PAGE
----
In 2022, UNHCR identified over 36,750 Iraqi refugees in need of resettlement, which remains a vital durable solution and a critical demonstration of the international community's solidarity and responsibility-sharing with host countries. Almost 700 Iraqi refugees were submitted for resettlement in 2022 and around 1,730 departed for resettlement from the region. This was an increase from 2021 and 2020, when 1,000 and 1,100 Iraqis departed for resettlement, respectively.
Global Appeal 2023
2023 Population planning figures
Refugees and asylum-seekers in neighbouring countries (including Türkiye): 213,000
IDPs: 1.15 million
2023 situation overview
UNHCR's work in Iraq is rapidly transitioning from an emergency response to a longer-term development approach in line with the international community’s transition to a response more rooted in a sustainable development framework, with the Government authorities in the lead. As of 2023, the clusters will be deactivated in line with the Humanitarian Country Team’s decision to phase out the humanitarian response for IDPs and to focus on durable solutions under the UN Sustainable Development and Cooperation Framework (UNSDCF). UNHCR and OHCHR will co-lead the newly formed Protection Platform, informing and providing strategic guidance, advice and technical support to UNSDCF partners.
At the same time, Iraq will likely continue to face economic, political and security challenges. The needs of the internally displaced and returnee population will remain high. They lack access to basic services and have to cope with destroyed or damaged property and critical infrastructure, a shortage of livelihood opportunities and financial resources in areas of return, and a lack of civil documentation. Refugees will need UNHCR’s support in promoting their self-reliance and integration into national systems and social protection schemes.
In 2023, UNHCR will seek to further enhance the protection environment of refugees, IDPs, IDP returnees and stateless persons by strengthening their economic and social well-being. This will be achieved by enhancing their inclusion in social protection schemes and strengthening their access to national services and employment opportunities. For IDPs, this will be underpinned by prioritizing access to civil documentation. Moreover, UNHCR will continue seeking comprehensive protection and solutions strategies and promoting the sustainability of return through small-scale infrastructure projects.
Global Report 2021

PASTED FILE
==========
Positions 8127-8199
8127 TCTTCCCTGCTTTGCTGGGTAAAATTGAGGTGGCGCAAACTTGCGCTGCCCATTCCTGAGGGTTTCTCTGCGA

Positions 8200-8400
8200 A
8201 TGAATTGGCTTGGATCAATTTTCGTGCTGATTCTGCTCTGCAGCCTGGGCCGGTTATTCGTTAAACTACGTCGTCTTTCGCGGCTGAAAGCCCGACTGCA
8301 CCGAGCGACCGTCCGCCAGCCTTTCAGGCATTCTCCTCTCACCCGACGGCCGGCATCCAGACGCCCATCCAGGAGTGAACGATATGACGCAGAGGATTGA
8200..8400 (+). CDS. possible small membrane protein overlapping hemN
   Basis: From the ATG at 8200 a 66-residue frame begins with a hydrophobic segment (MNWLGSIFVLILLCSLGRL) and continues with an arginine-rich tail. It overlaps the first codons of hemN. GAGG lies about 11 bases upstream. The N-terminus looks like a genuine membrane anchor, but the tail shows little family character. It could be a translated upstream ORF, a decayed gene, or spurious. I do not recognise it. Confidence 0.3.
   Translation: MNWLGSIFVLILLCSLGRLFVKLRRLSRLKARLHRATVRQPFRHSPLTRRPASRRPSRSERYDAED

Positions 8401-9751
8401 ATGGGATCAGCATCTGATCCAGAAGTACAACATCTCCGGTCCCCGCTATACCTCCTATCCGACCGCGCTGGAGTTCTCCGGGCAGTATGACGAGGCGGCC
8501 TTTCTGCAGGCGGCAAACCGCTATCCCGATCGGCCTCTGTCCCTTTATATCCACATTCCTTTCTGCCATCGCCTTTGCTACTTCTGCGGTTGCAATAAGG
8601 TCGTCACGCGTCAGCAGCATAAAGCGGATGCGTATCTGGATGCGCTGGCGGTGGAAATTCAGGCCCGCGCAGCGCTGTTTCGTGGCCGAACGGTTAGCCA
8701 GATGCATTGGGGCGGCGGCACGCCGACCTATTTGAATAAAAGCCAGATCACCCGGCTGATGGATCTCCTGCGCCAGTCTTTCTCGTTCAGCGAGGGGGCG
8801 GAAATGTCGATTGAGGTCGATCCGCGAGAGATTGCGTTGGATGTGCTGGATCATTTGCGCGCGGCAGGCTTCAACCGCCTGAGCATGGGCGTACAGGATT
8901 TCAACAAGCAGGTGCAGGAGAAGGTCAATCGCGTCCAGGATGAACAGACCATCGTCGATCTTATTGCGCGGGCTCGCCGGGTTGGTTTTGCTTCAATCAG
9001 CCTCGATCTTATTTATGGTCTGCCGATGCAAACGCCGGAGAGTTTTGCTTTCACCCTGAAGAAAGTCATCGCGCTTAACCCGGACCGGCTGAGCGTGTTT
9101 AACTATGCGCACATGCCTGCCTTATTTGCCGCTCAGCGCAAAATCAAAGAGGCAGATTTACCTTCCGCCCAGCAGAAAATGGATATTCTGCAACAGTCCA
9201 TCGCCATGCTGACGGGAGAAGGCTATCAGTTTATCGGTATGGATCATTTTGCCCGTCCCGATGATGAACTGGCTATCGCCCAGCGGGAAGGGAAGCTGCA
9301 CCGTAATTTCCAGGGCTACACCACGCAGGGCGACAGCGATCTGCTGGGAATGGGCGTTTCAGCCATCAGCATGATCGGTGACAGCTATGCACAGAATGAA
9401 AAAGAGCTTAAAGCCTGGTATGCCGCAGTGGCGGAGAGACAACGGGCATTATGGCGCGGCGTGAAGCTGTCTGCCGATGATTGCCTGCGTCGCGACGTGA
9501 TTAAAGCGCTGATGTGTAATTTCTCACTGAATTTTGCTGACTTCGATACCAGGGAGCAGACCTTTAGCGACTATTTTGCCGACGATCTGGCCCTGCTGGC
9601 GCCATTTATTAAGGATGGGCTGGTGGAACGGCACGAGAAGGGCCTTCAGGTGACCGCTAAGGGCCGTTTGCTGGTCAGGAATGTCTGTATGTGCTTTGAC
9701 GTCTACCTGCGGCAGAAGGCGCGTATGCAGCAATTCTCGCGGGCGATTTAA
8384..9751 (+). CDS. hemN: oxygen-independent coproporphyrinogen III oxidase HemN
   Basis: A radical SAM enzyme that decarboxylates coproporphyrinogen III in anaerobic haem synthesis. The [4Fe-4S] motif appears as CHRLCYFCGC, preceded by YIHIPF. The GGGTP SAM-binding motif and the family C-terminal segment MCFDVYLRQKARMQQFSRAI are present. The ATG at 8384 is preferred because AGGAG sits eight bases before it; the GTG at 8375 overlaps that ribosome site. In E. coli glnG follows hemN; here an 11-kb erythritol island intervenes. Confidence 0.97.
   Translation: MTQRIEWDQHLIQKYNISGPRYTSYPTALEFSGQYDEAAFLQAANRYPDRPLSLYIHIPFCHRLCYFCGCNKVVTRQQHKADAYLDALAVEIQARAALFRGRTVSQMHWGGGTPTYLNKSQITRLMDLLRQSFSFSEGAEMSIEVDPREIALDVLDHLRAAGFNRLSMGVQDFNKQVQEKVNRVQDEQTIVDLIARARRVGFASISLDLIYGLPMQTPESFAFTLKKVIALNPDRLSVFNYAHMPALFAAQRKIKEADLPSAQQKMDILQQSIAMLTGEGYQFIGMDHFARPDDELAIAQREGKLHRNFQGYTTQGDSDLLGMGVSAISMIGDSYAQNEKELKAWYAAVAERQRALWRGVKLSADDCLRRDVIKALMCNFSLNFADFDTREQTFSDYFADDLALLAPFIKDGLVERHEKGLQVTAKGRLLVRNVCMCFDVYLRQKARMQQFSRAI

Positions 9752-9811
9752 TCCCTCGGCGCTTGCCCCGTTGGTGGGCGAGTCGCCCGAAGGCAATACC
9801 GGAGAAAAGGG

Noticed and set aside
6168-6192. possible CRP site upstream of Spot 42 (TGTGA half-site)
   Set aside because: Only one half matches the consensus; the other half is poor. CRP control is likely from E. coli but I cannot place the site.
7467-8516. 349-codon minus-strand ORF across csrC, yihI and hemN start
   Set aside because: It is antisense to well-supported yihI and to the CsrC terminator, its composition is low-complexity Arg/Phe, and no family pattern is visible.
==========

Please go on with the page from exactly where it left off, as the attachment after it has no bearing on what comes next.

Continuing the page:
2021 Year-end population figures
- Refugees and asylum seekers in neighbouring countries (including Türkiye): 263,000
- IDPs: 1.2 million
- IDP returns in 2021 alone: 121,000
- Stateless persons: 47,000
2021 Situation overview
In 2021, Iraq’s political and security situation remained fragmented and volatile. The economic downturn due to the fall in oil prices and the COVID-19 pandemic resulted in rising consumer prices and reduced livelihood opportunities.
Inside Iraq, the needs of some 1.2 million internally displaced people (IDPs) and 4.9 million IDP returnees remained high. Around 1 million IDPs lacked at least one type of civil documentation, impeding them from exercising their rights and accessing basic services. IDP families also faced eviction and were affected by the destruction and damage to property and critical infrastructure, the lack of opportunities and financial resources in areas of return.
UNHCR's work in Iraq continued the transition from an emergency response to a longer-term development approach. UNHCR focused on promoting inclusion in social protection schemes, strengthening access to national services and employment opportunities, identifying comprehensive protection and solutions strategies, and promoting the sustainability of IDP returns or local integration by fostering small-scale infrastructure projects through area-based programming for protection and solutions.
UNHCR worked closely with partners, including local authorities, to improve the living conditions of IDPs and returnees, including in response to large-scale camp closures. UNHCR also strengthened partnerships with development actors to better ensure the systematic inclusion of people of concern into national development plans and development-oriented programmes. UNHCR co-led and coordinated the protection, camp coordination and camp management, shelter and NFI clusters for the IDP response.
Close to $18 million in cash assistance was distributed to 306,000 Iraqis in need. 34,500 vulnerable families received core relief items to support their basic needs and mitigate harmful coping mechanisms. More than 5,500 essential secondary and tertiary health care referrals were supported, and legal assistance was provided to some 82,000 Iraqi refugees and IDPs. In response to the harsh winter conditions, some 161,000 Iraqis received cash assistance or core relief items to help them address seasonal needs such as heating.
UNHCR estimates that 38,000 Iraqis are in need of resettlement, which remains a vital durable solution and a critical demonstration of responsibility-sharing by the international community. In 2021, around 1,000 Iraqis departed for resettlement, down from 1,100 in 2020 and 2,100 in 2019.
UNHCR also provided protection and humanitarian assistance to an estimated 276,000 Iraqi refugees registered in Egypt, Jordan, Lebanon, Syria and Türkiye. UNHCR has adopted and advocated for an inclusive “one refugee” approach for all people of concern to UNHCR, which aims to eliminate differences in rights and services based on nationality.